Scores reported like Cinderella's stepsisters: Cram until slipper fits
Great news: Florida's school kids are doing better this year.
I'm not privy to the new numbers, which will be announced within days, but I can guarantee some impressive improvement.
We've taken a licking the past couple of years, trounced by the national measuring stick of No Child Left Behind. But we've got things turned around now. You'll see.
The No Child Left Behind law tracks progress in reading and math, paying special attention to the ability of schools to educate students who are poor, from minority groups, disabled and speak English as a second language.
Simple matter of juggling the books
By the law's standards, 82 percent of Florida's public schools were flunking two years ago, and they did only marginally better last year, when 77 percent of the state's public schools fell short.
But the new numbers, I predict, will show a change for the better.
How did we do it?
A flood of new teachers? An unparalleled commitment to education by the state legislature? A realization that the class-size amendment needs to be embraced, not undermined?
Please, let's be serious.
We did it the most efficient way possible: By fixing the numbers. By figuring out a clever way to winnow out underachievers. By... well... leaving some children behind.
Florida got permission not to count students' test scores if those students were part of a group that is less than 15 percent of a school's population.
This means many specifically tracked by No Child Left Behind — poor, minority, disabled and non-English-speaking — would fall off the radar.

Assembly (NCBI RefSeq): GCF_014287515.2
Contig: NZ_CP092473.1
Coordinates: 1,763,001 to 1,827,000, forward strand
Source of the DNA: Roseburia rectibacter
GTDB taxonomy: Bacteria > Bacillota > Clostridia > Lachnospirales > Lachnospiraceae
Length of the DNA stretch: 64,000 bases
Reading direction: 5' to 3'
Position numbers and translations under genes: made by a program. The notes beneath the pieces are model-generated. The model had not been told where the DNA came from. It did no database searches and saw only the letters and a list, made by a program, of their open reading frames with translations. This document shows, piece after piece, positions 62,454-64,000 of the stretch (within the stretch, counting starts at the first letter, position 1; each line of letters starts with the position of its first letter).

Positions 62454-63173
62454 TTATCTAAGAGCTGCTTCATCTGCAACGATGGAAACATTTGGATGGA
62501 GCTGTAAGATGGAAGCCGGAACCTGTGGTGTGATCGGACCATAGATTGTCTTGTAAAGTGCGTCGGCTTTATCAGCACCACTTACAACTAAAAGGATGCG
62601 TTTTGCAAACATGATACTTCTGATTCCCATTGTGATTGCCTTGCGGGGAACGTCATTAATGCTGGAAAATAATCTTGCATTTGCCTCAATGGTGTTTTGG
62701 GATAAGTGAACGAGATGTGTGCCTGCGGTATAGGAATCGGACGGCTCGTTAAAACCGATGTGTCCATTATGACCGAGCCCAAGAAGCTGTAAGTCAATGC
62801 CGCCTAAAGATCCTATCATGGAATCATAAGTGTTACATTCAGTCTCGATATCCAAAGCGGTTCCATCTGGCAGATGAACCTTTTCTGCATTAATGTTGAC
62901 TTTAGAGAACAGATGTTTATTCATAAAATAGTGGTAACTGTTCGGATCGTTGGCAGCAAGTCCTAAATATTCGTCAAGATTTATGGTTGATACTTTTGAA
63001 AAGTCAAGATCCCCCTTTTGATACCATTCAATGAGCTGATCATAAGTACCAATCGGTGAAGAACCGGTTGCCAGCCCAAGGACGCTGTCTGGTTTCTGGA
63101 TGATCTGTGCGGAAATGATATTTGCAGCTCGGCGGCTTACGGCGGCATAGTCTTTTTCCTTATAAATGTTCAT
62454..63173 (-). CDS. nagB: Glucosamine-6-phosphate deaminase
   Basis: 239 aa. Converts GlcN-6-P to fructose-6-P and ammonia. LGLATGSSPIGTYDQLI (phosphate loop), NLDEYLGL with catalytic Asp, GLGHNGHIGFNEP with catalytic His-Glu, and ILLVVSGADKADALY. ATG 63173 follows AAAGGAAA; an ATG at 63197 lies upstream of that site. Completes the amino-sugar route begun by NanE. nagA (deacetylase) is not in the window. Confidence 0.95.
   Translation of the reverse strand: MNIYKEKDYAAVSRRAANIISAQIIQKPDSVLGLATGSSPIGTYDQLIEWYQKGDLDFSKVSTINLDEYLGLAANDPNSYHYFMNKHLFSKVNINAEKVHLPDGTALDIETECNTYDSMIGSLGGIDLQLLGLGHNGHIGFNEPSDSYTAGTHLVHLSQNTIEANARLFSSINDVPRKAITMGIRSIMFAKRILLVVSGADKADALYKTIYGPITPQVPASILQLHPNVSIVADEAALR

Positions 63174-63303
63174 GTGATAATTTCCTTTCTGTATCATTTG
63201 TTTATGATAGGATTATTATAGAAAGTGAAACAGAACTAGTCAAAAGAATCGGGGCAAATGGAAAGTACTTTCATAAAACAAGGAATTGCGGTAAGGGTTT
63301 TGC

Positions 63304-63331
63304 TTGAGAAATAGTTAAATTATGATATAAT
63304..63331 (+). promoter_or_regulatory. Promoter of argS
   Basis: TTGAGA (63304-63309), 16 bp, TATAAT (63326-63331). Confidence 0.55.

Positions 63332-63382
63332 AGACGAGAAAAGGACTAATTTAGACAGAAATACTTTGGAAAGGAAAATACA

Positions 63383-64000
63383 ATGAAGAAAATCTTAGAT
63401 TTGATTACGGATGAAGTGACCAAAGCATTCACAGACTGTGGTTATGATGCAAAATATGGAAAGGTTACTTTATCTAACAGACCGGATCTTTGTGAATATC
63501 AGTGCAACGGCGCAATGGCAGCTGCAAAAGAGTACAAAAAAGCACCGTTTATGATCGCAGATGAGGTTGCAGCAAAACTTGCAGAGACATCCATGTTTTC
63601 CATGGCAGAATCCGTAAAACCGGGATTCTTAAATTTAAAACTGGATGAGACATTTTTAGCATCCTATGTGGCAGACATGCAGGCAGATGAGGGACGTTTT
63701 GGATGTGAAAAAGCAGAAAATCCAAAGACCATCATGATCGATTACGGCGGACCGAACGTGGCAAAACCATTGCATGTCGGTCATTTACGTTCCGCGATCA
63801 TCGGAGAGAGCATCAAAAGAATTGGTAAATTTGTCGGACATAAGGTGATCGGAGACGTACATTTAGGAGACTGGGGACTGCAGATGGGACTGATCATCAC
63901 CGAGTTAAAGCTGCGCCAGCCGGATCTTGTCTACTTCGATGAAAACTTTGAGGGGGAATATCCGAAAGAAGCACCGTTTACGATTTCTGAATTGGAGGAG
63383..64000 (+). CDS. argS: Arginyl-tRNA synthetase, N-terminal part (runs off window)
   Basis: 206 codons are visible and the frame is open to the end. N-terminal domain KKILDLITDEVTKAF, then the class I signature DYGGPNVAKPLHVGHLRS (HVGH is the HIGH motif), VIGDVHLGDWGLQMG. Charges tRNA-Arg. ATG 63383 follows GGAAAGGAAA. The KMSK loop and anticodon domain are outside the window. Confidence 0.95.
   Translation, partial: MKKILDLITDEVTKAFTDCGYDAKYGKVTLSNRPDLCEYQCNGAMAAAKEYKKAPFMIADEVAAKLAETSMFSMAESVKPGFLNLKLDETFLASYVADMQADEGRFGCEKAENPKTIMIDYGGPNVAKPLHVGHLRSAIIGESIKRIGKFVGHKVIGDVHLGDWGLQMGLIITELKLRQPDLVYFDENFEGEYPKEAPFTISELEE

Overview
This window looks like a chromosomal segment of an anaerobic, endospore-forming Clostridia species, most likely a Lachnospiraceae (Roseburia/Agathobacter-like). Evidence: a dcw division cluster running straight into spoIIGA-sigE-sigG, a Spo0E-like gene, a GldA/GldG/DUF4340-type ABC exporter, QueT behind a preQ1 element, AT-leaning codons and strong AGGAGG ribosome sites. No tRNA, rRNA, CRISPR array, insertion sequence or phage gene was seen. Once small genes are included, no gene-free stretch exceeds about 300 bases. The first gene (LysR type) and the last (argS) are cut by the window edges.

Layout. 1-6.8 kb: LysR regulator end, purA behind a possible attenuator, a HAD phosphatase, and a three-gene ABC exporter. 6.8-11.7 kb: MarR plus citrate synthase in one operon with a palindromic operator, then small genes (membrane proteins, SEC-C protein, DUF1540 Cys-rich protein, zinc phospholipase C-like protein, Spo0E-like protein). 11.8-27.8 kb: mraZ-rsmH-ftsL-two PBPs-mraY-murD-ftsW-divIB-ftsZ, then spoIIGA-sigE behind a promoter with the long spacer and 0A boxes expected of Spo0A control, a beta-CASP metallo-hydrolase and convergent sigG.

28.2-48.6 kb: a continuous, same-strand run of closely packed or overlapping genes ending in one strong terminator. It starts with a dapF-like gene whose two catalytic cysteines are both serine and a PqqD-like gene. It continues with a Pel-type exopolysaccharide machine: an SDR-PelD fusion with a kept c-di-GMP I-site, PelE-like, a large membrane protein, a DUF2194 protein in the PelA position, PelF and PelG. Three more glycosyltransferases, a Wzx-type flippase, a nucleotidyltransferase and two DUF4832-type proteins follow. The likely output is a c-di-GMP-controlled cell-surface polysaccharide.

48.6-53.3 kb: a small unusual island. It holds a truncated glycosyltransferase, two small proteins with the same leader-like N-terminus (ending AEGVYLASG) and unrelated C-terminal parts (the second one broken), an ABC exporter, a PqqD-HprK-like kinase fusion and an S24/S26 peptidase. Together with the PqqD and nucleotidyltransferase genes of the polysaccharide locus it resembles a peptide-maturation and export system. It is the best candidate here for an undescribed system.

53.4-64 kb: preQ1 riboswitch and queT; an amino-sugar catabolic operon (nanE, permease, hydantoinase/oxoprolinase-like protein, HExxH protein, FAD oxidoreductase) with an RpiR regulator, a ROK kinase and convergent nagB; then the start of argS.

It's a brilliant plan that doesn't cost money and yet allows us to feel concerned, connected and heading the right direction.
The only problem, as I see it, is that we should be too squeamish to have our results listed as part of No Child Left Behind, because it'll just lead to some wisenheimers to point out the obvious.
We need to celebrate our progress in education with a name that doesn't readily point out the flaw in the calculations.
So maybe the next step to opting out of No Child Left Behind would be to allow the program to have its own name in Florida. Here are my suggestions:
• No Child Left Behind for Good
This gives hope to those who aren't being counted — if they become wealthy, able-bodied or part of minority group that grows too large to be statistically ignored, their test scores will matter, too.
• No Child Left Behind at the Bus Stop
What good is education without transportation? Maybe it's time to set a simpler, more achievable goal.
• No Child Left Behind*
The subtle addition of an asterisk would allow the kind of small-print disclaimer frequently seen in prescription medicine. The small print can explain, "Side effects may in fact lead to children being left behind, budget cramping and loose record keeping. Please consult your school board member to determine if standardized testing is right for you."
• Surprisingly Few Children Left Behind
Considering we're at war. Let's all stand for the pledge.
• Pray for the Children Left Behind
A faith-based plan for school improvement.
• Every Child Counts, but Not Every Child Is Counted
Maybe a little too accurate for the purposes of a political slogan.
Palm Beach Post
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